This Copywriting Tactic Increases Conversions

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SARubin
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This Copywriting Tactic Increases Conversions

Post by SARubin »

copywriting-tactic.jpg

Here's a little copywriting tactic I recently tried for the first time, and it worked, so I thought I'd share it with anyone here who might be interested.

This is not a new tactic, I believe I first learned it from Dan Kennedy around 15 years ago, but I never actually split tested it myself until recently.

And if it keeps working it'll be one of those go-to tactics I'll use in marketing funnels, emails, sales pages, etc.
In fact, I'll try to squeeze it into every marketing campaign where it's applicable.

As the story goes...

There was a company that was selling music cassettes, remember those? (does anyone under 40 even know what a cassette is?) and when the ad copy went to print there was a typo in the copy that nobody noticed.

The first time they ran the ad it said “Put music in your life.”

But when they ran it the second time there was an "s" at the end of the verb, so it became “Puts music in your life.”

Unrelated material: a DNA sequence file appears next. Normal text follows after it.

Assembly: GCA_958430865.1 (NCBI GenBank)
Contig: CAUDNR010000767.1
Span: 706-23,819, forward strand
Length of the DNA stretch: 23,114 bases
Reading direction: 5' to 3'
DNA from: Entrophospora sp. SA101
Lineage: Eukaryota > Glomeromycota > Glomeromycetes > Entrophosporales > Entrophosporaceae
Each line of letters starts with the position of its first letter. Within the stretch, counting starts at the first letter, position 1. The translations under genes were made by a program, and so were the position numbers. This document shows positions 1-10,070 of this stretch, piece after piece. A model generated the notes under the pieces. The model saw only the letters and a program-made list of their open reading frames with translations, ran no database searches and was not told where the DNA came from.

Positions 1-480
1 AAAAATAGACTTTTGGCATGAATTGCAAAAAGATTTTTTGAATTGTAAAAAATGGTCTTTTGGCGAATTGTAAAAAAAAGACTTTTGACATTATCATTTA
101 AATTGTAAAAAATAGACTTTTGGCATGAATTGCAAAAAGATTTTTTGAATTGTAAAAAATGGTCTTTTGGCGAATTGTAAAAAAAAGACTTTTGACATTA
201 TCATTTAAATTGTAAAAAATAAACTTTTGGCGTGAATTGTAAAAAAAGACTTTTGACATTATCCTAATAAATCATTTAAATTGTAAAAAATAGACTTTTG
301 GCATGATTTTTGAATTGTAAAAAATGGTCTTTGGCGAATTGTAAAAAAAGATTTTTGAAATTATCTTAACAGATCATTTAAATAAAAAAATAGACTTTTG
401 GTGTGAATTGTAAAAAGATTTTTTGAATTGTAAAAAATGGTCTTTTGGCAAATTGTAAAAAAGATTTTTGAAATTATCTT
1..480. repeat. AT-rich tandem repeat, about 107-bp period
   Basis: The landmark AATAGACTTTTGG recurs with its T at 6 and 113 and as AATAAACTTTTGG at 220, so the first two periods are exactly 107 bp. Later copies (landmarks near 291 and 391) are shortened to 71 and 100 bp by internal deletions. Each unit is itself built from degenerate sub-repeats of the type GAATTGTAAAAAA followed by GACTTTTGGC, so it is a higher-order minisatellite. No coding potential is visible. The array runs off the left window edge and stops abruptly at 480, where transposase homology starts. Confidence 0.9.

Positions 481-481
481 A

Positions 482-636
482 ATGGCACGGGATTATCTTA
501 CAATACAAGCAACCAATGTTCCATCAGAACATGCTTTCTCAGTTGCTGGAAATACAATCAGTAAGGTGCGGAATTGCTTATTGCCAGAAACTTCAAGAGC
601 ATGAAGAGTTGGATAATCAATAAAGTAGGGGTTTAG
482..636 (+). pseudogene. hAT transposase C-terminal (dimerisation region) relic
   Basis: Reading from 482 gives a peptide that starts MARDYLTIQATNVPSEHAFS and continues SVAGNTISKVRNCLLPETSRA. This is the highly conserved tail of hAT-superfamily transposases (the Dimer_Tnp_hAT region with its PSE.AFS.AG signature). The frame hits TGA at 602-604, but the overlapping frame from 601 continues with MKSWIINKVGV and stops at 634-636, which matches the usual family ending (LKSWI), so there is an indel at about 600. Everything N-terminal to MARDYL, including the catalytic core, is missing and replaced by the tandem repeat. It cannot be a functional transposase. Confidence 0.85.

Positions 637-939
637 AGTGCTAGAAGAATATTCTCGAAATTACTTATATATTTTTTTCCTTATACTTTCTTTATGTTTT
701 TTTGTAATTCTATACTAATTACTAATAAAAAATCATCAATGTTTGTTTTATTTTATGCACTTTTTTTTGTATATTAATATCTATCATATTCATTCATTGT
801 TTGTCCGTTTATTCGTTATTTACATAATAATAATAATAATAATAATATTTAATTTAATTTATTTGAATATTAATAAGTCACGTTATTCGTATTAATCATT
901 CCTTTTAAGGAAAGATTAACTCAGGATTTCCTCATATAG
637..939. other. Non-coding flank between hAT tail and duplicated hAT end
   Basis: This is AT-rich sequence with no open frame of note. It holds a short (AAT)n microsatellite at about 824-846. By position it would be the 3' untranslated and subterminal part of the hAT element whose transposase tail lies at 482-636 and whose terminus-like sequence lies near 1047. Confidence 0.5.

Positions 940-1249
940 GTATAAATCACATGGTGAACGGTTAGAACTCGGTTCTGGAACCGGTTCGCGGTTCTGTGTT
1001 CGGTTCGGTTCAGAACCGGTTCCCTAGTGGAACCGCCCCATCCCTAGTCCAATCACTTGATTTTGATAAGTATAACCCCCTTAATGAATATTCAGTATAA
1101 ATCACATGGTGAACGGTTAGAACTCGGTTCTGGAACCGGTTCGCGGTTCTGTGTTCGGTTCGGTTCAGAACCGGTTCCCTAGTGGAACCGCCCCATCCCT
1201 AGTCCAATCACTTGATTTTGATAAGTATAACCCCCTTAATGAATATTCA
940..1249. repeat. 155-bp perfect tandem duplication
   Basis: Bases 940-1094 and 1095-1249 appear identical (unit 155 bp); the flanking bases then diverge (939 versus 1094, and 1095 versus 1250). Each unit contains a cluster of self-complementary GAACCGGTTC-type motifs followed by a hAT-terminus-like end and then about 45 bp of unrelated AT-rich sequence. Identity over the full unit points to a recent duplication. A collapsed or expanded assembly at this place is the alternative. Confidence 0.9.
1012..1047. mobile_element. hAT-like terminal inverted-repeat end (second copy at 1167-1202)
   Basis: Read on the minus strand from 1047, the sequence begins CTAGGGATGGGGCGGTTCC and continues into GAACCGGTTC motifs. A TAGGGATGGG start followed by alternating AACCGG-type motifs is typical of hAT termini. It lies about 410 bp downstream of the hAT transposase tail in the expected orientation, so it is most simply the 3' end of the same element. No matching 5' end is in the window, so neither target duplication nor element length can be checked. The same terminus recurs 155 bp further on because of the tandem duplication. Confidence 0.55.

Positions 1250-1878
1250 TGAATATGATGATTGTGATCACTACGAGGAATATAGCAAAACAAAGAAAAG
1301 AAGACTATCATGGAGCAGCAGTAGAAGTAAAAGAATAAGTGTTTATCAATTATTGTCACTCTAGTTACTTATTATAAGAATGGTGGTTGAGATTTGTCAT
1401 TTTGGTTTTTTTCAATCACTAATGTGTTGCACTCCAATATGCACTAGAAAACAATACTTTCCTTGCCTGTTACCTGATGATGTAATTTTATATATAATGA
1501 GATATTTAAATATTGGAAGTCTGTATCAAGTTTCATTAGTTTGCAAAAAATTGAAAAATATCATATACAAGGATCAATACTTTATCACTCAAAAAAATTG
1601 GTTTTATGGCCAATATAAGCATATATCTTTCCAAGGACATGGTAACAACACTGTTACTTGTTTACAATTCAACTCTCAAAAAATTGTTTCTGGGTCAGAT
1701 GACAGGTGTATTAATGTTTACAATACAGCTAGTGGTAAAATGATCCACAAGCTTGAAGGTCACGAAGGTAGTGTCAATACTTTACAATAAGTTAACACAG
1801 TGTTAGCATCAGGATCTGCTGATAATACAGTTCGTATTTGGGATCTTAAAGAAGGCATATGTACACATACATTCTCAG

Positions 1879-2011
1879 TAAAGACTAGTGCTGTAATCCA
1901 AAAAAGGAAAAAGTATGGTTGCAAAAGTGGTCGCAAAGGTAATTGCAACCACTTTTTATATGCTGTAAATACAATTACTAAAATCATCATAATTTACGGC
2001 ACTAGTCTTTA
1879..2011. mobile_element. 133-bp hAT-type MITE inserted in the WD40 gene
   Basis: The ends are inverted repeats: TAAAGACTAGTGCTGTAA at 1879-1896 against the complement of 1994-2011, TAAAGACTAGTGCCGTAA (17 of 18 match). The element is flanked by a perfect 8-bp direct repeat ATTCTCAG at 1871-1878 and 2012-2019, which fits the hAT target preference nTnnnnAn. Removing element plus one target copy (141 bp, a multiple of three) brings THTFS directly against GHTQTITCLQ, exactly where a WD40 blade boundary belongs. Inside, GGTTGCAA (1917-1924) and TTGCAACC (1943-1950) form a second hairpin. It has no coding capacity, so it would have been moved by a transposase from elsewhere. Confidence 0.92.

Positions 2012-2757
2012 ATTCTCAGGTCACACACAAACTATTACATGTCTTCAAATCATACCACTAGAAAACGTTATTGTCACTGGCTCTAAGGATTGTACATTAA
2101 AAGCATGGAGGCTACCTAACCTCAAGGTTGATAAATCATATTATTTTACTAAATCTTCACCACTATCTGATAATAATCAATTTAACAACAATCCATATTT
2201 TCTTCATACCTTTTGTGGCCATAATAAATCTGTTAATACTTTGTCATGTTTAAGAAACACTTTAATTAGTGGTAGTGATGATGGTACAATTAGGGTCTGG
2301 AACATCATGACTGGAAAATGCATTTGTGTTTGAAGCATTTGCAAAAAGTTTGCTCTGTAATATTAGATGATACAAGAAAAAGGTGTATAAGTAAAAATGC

The addition of that one letter, a simple “S” skyrocketed the response for the ad. And from what I heard it was an increase of somewhere between 300% to 400% higher.

Why did it work?

Well, I have a theory why it works and I'll share the short version of that theory with you right now...

The psychology behind this phenomenon is that when the verb is not plural, it conveys the idea that you have to do the work.

So taking the example above, “Put music in your life” feels like something you need to physically do, and it requires effort.
But when we say “Puts music in your life” it sounds more like the product will do the work for you.


The product I was helping promote was in the prepper community. And the first headline I wrote said "Prepare for the coming apocalypse".

The second headline said "Prepares you for the coming apocalypse"

The second headline boosted stickiness on the page and, subsequently, conversion by nearly 200%

Just for the record, I thought the first headline would win by a landslide because, after working in this arena for many years, I've learned that most preppers fancy themselves as somewhat rugged, self sustaining individuals. (or at least they'd like to think they are) so I thought the physical act of taking care of themselves and their loved ones would have more appeal.

But of course my theories and speculations come from ego, and they fall by the wayside in the face of measurable truth.

On a side note: We also ran a question type headline that said "Are you prepared for the coming apocalypse?" and conversions dropped significantly.


Since that first test we tried using pluralized verbs a couple more times, with similar results. And I'm becoming more and more convinced that the power of this trigger makes a real difference.

And you can use it just about anywhere, for any niche...

For example, there’s a huge difference between saying "Melt 10 pounds of ugly fat in just 7 days" and "Melts 10 pounds of ugly fat in just 7 days".